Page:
Proper insulation can also improve your comfort by reducing outside noise. Whether it’s traffic, neighbours or children playing video games, insulation can help to reduce the amount of noise that enters your living spaces. This can reduce stress levels, improve sleep quality and make your home a quieter and more enjoyable environment to live in.

A well-insulated house also adds to the resale value of your property. Potential buyers are often looking for a more energy-efficient home, and as such, an upgraded insulation system is something they will be keen on.

It can be installed in a variety of ways to suit your specific requirements and budget. It can be installed in wall cavities, between floor joists and rafters, or in the ceiling of your home. It can also be blown into place, a method that is particularly suitable if your framing is irregular or you have obstructions to deal with. It can also be poured in, but this method is not recommended for new constructions.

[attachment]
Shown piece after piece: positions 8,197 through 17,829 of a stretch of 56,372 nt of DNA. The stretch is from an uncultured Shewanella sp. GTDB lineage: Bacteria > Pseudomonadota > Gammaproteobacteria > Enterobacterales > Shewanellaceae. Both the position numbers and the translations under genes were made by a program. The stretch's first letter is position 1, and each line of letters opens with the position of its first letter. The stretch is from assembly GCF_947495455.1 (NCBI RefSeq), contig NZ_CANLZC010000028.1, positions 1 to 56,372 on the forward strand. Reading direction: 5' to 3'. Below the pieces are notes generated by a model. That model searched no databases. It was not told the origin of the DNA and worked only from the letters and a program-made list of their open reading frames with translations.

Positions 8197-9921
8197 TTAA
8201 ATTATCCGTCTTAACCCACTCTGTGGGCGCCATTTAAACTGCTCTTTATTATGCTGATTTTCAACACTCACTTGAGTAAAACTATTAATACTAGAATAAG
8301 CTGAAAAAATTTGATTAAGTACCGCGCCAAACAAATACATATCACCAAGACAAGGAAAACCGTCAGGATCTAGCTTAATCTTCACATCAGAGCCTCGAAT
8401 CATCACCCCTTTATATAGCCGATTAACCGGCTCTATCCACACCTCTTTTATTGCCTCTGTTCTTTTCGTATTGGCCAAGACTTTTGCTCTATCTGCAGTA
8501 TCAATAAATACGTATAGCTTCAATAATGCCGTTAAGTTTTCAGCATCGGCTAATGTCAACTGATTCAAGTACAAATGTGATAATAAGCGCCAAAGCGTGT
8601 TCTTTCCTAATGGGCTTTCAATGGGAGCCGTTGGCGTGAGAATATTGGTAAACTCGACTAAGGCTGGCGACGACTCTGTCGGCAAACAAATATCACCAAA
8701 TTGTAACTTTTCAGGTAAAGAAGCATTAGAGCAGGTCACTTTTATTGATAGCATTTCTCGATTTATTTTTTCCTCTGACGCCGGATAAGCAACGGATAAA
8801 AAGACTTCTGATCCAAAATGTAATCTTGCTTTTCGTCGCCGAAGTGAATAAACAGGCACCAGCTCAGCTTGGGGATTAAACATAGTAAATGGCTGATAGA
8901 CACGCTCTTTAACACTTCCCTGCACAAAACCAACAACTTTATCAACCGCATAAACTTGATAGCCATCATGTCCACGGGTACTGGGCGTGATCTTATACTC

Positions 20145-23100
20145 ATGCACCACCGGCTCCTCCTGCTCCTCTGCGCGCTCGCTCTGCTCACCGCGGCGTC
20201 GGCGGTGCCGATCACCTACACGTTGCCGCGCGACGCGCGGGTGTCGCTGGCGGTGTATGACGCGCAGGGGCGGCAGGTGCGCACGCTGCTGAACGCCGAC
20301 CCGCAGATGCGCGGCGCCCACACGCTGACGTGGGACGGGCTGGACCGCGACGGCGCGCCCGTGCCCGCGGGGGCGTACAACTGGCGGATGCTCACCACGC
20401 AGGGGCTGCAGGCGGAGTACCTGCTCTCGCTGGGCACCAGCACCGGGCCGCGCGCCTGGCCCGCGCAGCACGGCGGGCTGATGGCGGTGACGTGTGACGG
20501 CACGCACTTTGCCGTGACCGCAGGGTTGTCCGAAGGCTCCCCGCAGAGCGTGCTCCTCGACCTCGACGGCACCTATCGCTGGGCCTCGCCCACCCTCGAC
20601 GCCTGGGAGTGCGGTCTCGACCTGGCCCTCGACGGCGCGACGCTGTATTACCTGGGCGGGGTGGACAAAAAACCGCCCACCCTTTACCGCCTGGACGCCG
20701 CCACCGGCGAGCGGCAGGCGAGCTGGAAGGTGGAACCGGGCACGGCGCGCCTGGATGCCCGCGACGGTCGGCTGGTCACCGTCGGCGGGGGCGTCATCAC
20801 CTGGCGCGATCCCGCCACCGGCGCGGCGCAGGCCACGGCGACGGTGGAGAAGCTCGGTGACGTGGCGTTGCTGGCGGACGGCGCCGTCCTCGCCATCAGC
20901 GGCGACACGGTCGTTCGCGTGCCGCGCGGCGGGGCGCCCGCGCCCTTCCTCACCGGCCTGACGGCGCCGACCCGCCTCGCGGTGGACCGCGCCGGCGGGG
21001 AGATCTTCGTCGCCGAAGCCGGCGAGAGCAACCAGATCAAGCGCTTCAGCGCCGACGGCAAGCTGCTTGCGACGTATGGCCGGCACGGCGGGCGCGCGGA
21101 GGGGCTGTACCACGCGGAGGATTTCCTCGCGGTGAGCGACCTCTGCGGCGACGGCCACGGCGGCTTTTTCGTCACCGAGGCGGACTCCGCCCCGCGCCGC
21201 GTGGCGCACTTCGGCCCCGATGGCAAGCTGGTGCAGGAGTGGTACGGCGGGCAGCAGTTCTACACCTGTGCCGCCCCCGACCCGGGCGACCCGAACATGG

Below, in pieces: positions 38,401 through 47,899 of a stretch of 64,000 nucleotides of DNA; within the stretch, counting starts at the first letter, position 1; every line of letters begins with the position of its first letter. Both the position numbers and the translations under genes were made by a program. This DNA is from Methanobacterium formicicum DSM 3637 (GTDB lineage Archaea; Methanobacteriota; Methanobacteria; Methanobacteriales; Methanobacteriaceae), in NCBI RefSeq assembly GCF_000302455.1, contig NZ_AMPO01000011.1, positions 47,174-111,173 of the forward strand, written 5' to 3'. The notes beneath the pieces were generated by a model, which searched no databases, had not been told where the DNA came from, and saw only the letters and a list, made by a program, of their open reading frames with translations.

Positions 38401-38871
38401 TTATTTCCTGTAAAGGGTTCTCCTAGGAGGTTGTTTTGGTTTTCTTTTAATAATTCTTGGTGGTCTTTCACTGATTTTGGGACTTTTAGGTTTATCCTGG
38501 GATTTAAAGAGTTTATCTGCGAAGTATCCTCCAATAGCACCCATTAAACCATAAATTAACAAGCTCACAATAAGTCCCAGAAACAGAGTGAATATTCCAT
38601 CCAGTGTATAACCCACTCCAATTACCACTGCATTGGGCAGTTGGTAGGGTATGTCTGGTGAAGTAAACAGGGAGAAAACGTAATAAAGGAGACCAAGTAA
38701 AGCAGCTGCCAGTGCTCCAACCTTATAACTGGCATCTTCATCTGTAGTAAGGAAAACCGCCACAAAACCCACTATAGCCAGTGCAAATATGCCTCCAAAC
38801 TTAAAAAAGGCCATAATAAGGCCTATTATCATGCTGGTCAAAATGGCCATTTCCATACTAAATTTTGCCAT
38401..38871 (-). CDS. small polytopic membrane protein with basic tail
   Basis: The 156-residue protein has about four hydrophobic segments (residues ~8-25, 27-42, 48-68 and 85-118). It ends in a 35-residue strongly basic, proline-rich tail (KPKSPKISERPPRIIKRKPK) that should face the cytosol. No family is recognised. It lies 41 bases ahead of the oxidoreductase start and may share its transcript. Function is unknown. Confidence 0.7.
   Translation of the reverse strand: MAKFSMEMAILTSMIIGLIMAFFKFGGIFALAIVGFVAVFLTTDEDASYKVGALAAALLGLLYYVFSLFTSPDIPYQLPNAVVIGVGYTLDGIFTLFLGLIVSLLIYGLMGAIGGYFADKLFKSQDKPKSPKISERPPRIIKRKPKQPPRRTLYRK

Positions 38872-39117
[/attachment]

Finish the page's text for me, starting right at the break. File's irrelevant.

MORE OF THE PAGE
Prevents Mold & Moisture Damage

Mold and moisture damage aren’t just unsightly, they can also affect indoor air quality and pose health risks for building occupants. Mold can lead to rot of wood and drywall, weaken the structural integrity of a building, and trigger allergies or respiratory problems for people with sensitive immune systems. Molds release spores that are known to cause itchy eyes, noses, throats, and lungs.

Proper insulation prevents mold and moisture damage by preventing condensation. Insulation that is vapor-permeable, such as closed-cell foam or fiberglass with a vapor barrier, prevents moisture from infiltrating the walls and roof of a building and condensing inside insulation. This reduces the risk of mold and rot, as well as improves energy efficiency by stopping heat from escaping the home or business.